Alejandro, an Argentine friend of mine, was at an international conference in Canada. He was waiting in turn to introduce himself to the group and to say a little something about his home country. Two participants before him was a Uruguayan. He stood and told everyone he was from Montevideo, the capital, and that Uruguay was famous for producing the best beef in the world. Hold on a second thought Alejandro, that’s what I was going to say about Argentina.

Despite their neighbours across the River Plate laying claim to the throne, internationally, Argentines are widely regarded as the Kings of beef. 

What makes it so good? The finest beef and excellent preparation.

The beef’s quality is derived from the grass the cattle feed on. Contrary to other countries, the majority of Argentine cows are not fed on grains in feedlots but are raised eating luscious grass, principally in the humid pampas, the biggest beef producing region of the country where open flat plains dominant the landscape.

Grass has less saturated fats than grains and more of the healthy omega three fatty acids. And although production results of free roaming cows are harder to control than in feedlots, most experts agree that natural conditions, in which the cows don’t consume antibiotics and growth hormones, are a principal factor in the final quality of the beef.

Spanish conquistadors first brought cattle to Argentina in 1536 but soon abandoned the project and left the cattle to run free. In the pampas, covering 289,577 square miles (750,000km²), with its’ mild climate and perfect rainfall, gauchos eventually tamed the cows, and with refrigeration and the introduction of trains in the late nineteenth century, beef production increased rapidly. In that century Aberdeen Angus, Hereford, and Shorthorn breeds were introduced.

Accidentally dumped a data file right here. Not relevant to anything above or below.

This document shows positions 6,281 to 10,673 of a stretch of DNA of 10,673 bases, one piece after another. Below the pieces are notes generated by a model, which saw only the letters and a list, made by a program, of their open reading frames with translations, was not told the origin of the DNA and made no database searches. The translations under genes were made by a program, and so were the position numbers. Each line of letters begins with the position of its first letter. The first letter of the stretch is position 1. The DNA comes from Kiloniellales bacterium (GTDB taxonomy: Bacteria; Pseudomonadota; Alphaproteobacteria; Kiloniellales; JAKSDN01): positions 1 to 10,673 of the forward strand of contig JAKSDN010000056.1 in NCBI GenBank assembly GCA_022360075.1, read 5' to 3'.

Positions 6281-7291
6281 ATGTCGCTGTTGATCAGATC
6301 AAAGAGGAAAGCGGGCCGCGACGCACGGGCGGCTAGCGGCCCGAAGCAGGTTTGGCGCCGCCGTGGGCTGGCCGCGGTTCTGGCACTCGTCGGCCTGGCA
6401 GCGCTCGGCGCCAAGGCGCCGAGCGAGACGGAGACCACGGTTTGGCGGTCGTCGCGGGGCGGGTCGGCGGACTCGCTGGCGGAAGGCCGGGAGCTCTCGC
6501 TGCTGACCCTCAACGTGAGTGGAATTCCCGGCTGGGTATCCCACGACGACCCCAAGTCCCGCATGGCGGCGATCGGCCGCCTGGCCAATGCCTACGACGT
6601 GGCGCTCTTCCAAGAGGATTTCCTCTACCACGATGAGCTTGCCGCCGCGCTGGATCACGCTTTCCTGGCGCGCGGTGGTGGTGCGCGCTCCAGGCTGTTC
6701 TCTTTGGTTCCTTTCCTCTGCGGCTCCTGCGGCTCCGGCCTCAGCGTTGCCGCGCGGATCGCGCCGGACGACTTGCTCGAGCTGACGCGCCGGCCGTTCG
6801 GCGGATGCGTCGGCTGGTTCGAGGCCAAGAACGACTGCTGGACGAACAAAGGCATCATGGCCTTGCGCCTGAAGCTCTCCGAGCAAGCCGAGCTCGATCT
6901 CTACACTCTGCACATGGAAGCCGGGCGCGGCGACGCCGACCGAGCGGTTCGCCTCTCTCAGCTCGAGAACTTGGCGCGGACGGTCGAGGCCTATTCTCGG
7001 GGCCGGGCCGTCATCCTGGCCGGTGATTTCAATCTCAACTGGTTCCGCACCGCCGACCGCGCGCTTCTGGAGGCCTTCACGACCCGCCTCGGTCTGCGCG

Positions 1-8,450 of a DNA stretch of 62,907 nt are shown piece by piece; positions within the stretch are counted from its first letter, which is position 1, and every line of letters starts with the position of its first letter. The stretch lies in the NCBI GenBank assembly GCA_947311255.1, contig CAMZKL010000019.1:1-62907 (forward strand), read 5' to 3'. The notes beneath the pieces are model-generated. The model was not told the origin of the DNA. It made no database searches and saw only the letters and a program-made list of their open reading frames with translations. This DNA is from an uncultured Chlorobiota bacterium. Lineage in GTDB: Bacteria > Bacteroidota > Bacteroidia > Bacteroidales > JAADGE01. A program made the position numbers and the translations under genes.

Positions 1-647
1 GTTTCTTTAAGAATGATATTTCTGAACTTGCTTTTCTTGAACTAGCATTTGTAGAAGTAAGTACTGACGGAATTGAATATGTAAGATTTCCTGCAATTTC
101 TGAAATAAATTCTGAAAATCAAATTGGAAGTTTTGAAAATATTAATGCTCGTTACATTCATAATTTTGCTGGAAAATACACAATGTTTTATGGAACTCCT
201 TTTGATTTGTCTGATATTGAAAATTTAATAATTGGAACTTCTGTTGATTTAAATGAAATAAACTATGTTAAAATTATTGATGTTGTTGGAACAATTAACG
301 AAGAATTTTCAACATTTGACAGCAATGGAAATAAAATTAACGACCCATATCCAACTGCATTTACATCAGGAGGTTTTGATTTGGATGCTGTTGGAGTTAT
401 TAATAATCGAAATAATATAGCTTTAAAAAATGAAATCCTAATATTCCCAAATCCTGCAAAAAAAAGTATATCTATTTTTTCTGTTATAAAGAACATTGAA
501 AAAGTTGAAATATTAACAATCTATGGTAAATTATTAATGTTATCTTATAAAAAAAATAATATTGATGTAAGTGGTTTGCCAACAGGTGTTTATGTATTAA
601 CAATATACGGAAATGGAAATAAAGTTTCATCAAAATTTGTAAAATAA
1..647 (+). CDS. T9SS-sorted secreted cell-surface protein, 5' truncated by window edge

13 million head of cattle are now slaughtered per year in Argentina, and beef exports contribute $US 500-700 million per year. The majority of the beef however is consumed within the country, and total revenue is over US$ 5 billion. In fact, Argentina has the highest consumption of beef in the world, a whopping 68kg per capita each year. 

Dinner at a traditional parilla (grill restaurant) demonstrates the country’s fondness for beef. A typical menu will offer around a dozen different cuts of steak, from the leanest and most expensive, lomo (tenderloin), to the fatty flank (vacio) and cuadril (rump). The insides of the cow are also a delicacy and prices are high for small intestines (chinchulines) and thymus glands (molleja).

The preparation of the meat is tried and tested. The cook will usually season it with nothing more than salt. It may sound simple, but grilling the beef well is a skill.

In the home, this skill is put to the test with the family asado, when the man of the house will assume the responsibility. The barbeque, enjoyed traditionally on Sundays in gardens all over the country, will include strips of ribs (tira de asado), the rib cap (tapa de asado), and matambre, a thin cut that comes from just under the skin between the lower part of the ribs and the belly. All grilled over charcoal or wood.

And though some Uruguayans may disagree, Argentines from Patagonia to Jujuy will relax and wash down the world’s best beef with some refreshing Argentine red wine.